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NEWS RELEASE

May 30, 2003

Media Contact:
    Media Contact: Doug Ramsey (858) 822-5825 dramsey@ucsd.edu

Federal Agency Awards $600,000 for UCSD Technology to Combat Terrorism

San Diego, May 30, 2003 – With funding from a federal interagency organization for combating terrorism, scientists at the University of California, San Diego (UCSD) are developing an automated system for detecting and tracking faces in a crowd. The surveillance system links a network of 360-degree cameras which interact “intelligently,” thanks to sophisticated computer algorithms developed at UCSD’s Computer Vision and Robotics Research (CVRR) laboratory.

The Technical Support Working Group (TSWG) has awarded $600,000 to the 18-month project led by CVRR director Mohan Trivedi, a professor of electrical and computer engineering at UCSD’s Jacobs School of Engineering. “This award will allow us to build on some of the work we are doing with other agencies such as SPAWAR,” said Trivedi, who is also a program leader in the California Institute for Telecommunications and Information Technology [Cal-(IT)²], a partnership of UCSD and UC Irvine . “Our close relationships with corporations and local agencies in San Diego, including ‘first responders,’ will also allow us to test these new systems very quickly in the real world once the technology is developed.”

TSWG is a twenty-year old interagency forum that identifies, prioritizes, and coordinates interagency and international research and development (R&D) requirements for combating terrorism. In response to a special Broad Agency Announcement (a call for bids) post-9/11, TSWG received over 12,500 research proposals from industry, academic, government and national labs. Of those, only roughly 60 have been awarded approximately $50 million.

The UCSD project is one of nine winning proposals that deal with video for public safety and surveillance. “Detecting and tracking a possible terrorist is of paramount importance in combating terrorism,” said TSWG program manager David Herrington. “UCSD’s proposal was consistent with our overall view that networks of ‘smart’ cameras could be one of the principal solutions to this problem – and a solution that could happen rather quickly with the appropriate level of funding.”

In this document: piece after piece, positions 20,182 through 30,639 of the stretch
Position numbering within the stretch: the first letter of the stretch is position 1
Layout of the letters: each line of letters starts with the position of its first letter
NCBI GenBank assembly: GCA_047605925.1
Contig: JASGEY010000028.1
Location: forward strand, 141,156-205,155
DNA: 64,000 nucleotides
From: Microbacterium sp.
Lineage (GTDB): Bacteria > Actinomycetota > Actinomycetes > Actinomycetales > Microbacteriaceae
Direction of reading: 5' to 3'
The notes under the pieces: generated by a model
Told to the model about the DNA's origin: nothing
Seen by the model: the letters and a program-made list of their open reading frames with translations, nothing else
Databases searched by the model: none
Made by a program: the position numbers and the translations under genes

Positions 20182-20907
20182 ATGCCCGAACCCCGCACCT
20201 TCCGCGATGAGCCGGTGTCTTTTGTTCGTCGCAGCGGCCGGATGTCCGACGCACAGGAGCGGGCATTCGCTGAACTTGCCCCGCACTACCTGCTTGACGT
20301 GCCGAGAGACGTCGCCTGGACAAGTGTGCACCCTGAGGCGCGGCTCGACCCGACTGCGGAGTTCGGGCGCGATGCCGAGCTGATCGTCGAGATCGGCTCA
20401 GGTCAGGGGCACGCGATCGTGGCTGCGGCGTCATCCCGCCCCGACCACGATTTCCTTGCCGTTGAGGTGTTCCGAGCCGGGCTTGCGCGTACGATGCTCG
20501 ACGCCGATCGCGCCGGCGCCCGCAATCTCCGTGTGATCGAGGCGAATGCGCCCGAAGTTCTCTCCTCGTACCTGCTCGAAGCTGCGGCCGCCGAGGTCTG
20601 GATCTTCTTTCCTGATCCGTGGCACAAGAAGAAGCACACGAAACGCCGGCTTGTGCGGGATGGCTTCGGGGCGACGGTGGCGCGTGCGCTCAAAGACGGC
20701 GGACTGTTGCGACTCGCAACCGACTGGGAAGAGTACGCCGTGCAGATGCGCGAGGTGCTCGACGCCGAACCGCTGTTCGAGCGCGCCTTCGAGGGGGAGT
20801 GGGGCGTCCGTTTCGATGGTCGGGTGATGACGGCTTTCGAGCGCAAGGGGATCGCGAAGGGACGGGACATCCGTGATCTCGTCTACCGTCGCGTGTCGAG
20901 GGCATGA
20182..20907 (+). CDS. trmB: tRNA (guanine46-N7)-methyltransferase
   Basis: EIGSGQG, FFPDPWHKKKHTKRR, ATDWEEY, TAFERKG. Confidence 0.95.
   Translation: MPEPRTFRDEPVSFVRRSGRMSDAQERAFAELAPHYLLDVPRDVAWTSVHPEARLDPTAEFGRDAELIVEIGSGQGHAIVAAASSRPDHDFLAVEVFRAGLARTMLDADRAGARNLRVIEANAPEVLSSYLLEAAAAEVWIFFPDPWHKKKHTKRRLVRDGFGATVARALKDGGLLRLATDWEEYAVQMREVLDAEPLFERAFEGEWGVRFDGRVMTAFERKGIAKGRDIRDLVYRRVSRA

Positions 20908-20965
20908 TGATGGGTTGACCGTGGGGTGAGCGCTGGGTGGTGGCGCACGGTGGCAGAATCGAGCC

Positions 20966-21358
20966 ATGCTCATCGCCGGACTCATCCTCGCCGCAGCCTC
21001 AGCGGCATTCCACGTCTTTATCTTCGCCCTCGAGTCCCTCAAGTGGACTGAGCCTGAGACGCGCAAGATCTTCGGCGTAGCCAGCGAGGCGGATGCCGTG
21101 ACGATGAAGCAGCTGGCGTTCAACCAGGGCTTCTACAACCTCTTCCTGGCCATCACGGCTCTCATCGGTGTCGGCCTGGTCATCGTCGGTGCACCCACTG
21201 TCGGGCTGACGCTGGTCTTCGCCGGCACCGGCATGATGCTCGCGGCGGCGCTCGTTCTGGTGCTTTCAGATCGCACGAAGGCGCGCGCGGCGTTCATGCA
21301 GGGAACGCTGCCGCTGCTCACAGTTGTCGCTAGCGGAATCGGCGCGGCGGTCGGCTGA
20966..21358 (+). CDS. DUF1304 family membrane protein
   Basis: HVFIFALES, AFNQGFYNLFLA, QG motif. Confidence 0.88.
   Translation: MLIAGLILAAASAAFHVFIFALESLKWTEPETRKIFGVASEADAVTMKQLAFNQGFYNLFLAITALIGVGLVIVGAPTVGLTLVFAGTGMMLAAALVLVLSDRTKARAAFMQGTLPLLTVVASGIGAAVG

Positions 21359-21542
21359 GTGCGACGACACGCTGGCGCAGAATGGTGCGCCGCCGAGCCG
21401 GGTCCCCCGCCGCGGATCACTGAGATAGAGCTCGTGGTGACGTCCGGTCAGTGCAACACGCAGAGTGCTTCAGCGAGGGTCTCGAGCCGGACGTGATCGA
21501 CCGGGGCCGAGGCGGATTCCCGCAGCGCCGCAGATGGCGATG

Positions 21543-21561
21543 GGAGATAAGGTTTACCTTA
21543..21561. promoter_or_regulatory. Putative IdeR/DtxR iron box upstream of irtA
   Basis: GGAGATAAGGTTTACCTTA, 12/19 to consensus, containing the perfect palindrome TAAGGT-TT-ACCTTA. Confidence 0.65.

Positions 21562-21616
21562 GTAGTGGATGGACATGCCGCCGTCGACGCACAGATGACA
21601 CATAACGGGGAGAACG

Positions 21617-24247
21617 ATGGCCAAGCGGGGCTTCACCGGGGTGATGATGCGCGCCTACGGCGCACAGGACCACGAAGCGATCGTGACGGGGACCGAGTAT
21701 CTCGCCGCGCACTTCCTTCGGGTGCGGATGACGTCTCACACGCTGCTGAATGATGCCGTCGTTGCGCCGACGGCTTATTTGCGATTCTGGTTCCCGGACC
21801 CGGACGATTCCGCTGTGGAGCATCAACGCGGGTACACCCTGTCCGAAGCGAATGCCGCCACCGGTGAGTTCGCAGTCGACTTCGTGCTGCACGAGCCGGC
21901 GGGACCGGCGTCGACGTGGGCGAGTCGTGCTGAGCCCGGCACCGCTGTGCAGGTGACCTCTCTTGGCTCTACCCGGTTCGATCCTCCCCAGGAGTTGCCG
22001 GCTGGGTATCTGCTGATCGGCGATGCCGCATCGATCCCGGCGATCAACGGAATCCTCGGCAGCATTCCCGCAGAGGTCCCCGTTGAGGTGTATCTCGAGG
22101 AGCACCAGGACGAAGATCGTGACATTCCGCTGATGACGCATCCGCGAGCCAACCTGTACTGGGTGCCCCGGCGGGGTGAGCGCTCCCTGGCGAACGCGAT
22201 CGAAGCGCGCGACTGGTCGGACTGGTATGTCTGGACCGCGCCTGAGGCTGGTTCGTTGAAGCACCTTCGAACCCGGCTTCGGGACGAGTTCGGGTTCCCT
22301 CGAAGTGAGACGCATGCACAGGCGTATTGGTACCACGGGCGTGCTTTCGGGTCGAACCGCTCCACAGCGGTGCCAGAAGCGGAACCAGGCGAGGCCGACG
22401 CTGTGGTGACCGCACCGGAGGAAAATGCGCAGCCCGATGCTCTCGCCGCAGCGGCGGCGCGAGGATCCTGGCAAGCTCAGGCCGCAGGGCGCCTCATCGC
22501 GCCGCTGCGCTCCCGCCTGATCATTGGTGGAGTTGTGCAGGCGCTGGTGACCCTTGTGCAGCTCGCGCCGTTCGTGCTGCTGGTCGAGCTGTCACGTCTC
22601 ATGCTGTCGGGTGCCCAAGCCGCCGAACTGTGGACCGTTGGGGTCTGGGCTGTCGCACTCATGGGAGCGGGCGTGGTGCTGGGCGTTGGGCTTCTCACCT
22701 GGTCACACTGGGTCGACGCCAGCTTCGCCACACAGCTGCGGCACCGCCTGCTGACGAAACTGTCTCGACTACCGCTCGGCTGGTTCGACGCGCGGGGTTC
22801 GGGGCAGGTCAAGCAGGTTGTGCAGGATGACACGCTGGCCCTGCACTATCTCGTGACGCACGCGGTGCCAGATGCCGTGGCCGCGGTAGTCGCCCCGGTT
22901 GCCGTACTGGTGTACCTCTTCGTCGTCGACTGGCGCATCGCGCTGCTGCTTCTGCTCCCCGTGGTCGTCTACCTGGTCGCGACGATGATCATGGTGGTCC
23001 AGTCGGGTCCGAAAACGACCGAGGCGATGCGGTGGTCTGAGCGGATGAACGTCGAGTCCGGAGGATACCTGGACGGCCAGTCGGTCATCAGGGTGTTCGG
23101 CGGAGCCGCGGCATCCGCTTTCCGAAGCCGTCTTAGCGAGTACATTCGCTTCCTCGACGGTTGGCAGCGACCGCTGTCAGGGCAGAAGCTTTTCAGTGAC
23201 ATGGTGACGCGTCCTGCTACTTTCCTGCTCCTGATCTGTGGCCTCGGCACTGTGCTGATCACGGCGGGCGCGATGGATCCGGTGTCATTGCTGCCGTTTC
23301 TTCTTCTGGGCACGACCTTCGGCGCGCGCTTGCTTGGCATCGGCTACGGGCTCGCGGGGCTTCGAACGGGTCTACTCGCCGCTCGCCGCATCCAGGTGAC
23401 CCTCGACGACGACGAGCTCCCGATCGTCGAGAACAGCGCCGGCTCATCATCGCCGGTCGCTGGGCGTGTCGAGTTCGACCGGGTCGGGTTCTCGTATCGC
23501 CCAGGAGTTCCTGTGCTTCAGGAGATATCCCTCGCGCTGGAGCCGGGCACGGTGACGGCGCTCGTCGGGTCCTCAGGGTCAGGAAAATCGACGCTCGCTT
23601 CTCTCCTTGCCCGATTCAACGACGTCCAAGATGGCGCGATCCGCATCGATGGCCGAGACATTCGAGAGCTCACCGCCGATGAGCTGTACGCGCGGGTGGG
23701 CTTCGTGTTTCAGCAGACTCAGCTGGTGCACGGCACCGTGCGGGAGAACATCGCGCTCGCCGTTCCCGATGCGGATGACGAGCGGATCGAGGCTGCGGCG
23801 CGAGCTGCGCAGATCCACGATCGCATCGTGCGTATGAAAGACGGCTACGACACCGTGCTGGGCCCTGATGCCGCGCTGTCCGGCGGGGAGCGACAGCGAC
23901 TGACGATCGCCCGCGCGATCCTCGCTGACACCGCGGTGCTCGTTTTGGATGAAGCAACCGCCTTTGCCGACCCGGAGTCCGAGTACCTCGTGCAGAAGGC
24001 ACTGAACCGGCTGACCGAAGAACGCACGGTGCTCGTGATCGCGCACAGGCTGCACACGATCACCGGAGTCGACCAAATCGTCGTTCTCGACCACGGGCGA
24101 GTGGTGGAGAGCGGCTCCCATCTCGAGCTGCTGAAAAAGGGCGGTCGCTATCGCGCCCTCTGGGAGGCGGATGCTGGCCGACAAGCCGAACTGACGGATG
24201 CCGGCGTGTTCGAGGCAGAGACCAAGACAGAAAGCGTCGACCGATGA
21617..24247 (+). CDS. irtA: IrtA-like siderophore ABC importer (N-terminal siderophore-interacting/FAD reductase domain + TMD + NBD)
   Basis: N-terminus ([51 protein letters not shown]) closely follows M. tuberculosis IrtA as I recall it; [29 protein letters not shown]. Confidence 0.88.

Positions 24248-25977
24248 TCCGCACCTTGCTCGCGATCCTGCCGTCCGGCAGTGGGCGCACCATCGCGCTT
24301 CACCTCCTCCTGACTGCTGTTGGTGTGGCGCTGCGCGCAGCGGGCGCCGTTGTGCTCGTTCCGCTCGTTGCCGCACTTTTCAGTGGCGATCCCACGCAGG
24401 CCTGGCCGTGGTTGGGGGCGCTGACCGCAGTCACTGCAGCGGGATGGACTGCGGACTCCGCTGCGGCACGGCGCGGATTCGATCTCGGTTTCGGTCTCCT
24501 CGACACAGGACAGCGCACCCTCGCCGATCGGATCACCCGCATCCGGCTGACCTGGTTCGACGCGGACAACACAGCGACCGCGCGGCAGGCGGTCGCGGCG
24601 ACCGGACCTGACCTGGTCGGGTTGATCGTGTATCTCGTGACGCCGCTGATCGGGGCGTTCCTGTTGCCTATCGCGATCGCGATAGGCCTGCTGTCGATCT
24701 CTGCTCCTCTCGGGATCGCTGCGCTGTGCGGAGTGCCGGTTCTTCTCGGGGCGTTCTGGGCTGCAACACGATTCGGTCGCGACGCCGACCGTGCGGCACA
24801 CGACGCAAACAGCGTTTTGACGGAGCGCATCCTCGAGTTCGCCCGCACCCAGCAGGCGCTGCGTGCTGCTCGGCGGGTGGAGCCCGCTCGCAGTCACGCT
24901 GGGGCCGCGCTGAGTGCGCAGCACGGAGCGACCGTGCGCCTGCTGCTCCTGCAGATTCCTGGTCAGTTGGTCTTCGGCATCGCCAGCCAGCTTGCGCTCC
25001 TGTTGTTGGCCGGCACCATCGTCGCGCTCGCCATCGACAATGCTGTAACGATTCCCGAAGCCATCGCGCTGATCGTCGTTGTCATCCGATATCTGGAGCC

The UCSD researchers have already developed multi-camera systems for monitoring traffic. Dubbed DIVAs (for ‘distributed interactive video arrays’), they link different types of cameras, including omnivision, ‘panoramic’ cameras. “The TSWG project is a great recognition for UCSD and it is clearly an important project for us,” said Trivedi. “It gives us an opportunity to contribute toward making our communities safer. It also involves resolution of some challenging research problems in multi-camera, system-based tracking and event recognition. A few of the same challenges present themselves when we switch from watching traffic on a highway, to scanning faces in a crowd.” One example Trivedi points out is illumination – lighting: “These cameras need to be able to detect a face or body whether it’s a dark cloudy day, or a sunny one. So we are developing computer algorithms that will allow the cameras to automatically adjust for any lighting level.” Another important feature of the UCSD project is to incorporate automatic camera “handover” capability, to make multiple cameras work cooperatively. Based upon the tracking results performed by one set of cameras, other cameras can capture higher resolution images for human and event recognition.

Trivedi says another research goal in the future is to make the system reconfigurable. “If a crisis happens in an area not currently covered by surveillance, a mobile network could be dropped into the crisis area, and quickly reconfigure itself to adapt to the new location,” he explained. “We need to find ways for optimizing power, bandwidth, quality of service for networks of video and other sensor networks” The effort will include development of wireless networking for the outdoor cameras—tapping a key area of expertise at both the Jacobs School and Cal-(IT)².

Originally set up in 1982, TSWG is a stand-alone interagency working group under the oversight of the Department of State’s Coordinator for Counterterrorism, and is managed by the Department of Defense. TSWG’s total funding has risen from $8 million in fiscal 1992 to $111 million in FY 2002, and roughly $200 million in the current fiscal year. Most of its funding now comes from its 80 participating departments and agencies, for which it acts as a clearinghouse for investments in technology for combating terrorism, with a focus on shorter-term projects (typically 12-18 months) than are typical for other defense-related agencies such as the Defense Advanced Research Projects Agency (DARPA).

Related Links
Technical Support Working Group
Computer Vision and Robotics Research Lab
Cal-(IT)²
Jacobs School of Engineering


Professor Trivedi talks about the project's research objectives -- making the camera networks smart and robust. Length: 1:17



Trivedi explains why the Jacobs School and his lab are uniquely suited to do the research -- and test new systems in the real world. Length: 1:39

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